The roughly 300 nautical mile ‘hop’ down the coast was fairly uneventful, all in all. Cautiously we started, again, with a small craft advisory for high winds and seas. While we can’t ignore these warnings to mariners, we are coming to understand that they don’t necessarily mean we shouldn’t go out. We need wind to sail, without it, we’re just a painfully slow motorboat. Fortunately, Batu is ready for sea, and we are ready to go with her. We had a nice sail for half the passage, but despite high wind warnings, once South of Point Conception we ended up motoring through the outer passage of the Channel Islands.
On the whole, sailors are a superstitious bunch. We don’t take a lot of stock in most of them, but there are a few that are so universally accepted, that to flaunt them seems foolhardy. Afterall, how could so many people be wrong? One such widely accepted superstition is that it’s bad luck to leave on a Friday. Sadly, an unfortunate side-effect about being cruisers, is that, without jobs, we’re somewhat clueless about what day of the week it actually is. This was the case with our departure from Morro Bay. We were already four hours out to sea before I figured out that we’d left on a Friday. I tactfully explained the situation to the powers that be and asked forgiveness for my clueless, happy-go-lucky attitude. This was apparently acceptable since our passage was uneventful, but all the same, I was on edge until we stopped moving in San Diego.
Three Amazing Things about ocean passages:
#1) Traveling with dolphins. All down the West coast we have been warmly greeted by various groups ranging from two or three to literally hundreds of dolphins. No matter how rough or calm the seas, these beautiful creatures converge on the boat, taking turns criss-crossing the bow in well synchronized groups. We’ve seen many different types and they are all welcoming, curious, and playful! They seem to love it when we come to the bow to see their acrobatics, even turning sideways occasionally to look directly at us. When the dolphins show up, you just have to smile. They are the ocean’s welcoming committee.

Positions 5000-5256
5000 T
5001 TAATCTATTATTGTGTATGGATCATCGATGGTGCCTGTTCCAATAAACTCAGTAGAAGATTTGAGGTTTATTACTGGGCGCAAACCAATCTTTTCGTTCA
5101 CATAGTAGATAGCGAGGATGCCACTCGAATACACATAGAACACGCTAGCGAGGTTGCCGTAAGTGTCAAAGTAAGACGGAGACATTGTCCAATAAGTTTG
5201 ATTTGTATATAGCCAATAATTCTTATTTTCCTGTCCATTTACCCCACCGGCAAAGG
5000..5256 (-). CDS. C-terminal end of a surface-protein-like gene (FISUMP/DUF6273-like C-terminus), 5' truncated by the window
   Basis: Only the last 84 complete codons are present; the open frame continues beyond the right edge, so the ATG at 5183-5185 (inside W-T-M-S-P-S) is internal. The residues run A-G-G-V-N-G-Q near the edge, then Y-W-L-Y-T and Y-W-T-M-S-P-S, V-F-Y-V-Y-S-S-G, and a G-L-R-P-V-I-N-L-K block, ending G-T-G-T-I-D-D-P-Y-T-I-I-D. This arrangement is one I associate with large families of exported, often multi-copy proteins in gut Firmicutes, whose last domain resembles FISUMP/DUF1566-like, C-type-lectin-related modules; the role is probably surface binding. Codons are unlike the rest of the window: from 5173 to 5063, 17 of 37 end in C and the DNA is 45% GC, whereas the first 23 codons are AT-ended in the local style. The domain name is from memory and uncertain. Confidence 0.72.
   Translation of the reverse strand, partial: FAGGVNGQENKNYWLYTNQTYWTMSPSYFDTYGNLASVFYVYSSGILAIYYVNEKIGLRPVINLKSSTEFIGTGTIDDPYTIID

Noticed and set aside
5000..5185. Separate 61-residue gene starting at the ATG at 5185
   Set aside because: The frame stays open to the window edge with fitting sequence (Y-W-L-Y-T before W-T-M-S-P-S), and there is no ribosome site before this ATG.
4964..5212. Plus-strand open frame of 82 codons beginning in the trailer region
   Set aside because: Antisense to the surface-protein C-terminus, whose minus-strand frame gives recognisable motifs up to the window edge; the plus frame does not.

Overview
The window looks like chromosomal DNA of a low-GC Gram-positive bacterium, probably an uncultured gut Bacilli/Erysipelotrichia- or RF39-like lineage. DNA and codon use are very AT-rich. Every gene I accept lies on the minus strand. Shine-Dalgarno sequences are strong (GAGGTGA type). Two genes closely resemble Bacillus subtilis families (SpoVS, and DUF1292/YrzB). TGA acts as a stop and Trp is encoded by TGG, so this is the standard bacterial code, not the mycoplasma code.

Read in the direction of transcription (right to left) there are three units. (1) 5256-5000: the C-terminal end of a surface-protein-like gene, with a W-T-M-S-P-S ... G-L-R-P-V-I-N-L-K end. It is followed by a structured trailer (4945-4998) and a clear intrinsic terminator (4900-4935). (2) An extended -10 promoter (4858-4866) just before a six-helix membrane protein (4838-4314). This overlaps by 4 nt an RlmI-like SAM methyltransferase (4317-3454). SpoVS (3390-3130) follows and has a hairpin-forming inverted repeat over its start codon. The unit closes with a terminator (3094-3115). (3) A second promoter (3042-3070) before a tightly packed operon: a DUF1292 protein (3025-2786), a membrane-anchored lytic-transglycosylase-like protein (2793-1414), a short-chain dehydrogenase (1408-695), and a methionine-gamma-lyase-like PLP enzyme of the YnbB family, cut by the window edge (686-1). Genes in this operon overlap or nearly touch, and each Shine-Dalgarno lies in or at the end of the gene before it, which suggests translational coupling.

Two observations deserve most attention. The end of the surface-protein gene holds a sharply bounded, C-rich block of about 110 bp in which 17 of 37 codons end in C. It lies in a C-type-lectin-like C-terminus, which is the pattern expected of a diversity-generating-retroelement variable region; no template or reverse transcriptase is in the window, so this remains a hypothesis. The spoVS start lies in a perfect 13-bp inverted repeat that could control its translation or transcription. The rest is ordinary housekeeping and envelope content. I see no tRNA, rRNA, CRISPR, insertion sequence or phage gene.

#2) Bioluminescence. The sea sparkles at night. Some areas have more luminescence than others, but all down the west coast we’ve experienced great comfort and wonder in the dark of the night from the firefly sparkles and luminescent glow beneath the surface. Anywhere the water is agitated will glow and spark. With crisp stars above and glowing spark trails streaming away from bow and stern, it’s not hard to imagine the boat moving through the middle of a giant black snowglobe. One particularly dark, luminescent night we experienced pure magic; a pod of dolphins joined us, looking for all the world like fireworks around the boat. You could see their trails criss-crossing from side to side and weaving above and below each other in pairs and threes. Without a doubt, it was one of the most surreal and magical things I have ever seen.
#3) Whales. Thankfully, we have not seen whales too close to the boat. We have seen several whale spouts, backs and flukes as they move along their migratory path, which parallels our route. One evening at sunset we saw an adult whale (we think either a gray or a humpback) fully breach the surface about 300 yards astern. We’re not sure if she was chasing something, or just enjoying the beautiful sunset, as we were, but she breached repeatedly, making huge waves and a staggering splash in the evening glow. The awesome power and majesty is something I will never forget.
After the passage, San Diego itself was almost an anti-climax. It’s a beautiful harbor with many thousands of amazing boats, and just as many boaters, all seemingly in a very big hurry, no matter which direction they are going. Saturday races brought out a fleet of at least 150 – 200 boats raging from 24 to 120 ft long, an amazing sight! Our time in San Diego was spent replacing the batteries and running countless other errands before leaving the states. We were thankful to have the city at our fingertips, and yet glad in the end to see its lights slip astern as, on November 10, we made an evening departure for Ensenada, Mexico, just 70 miles South.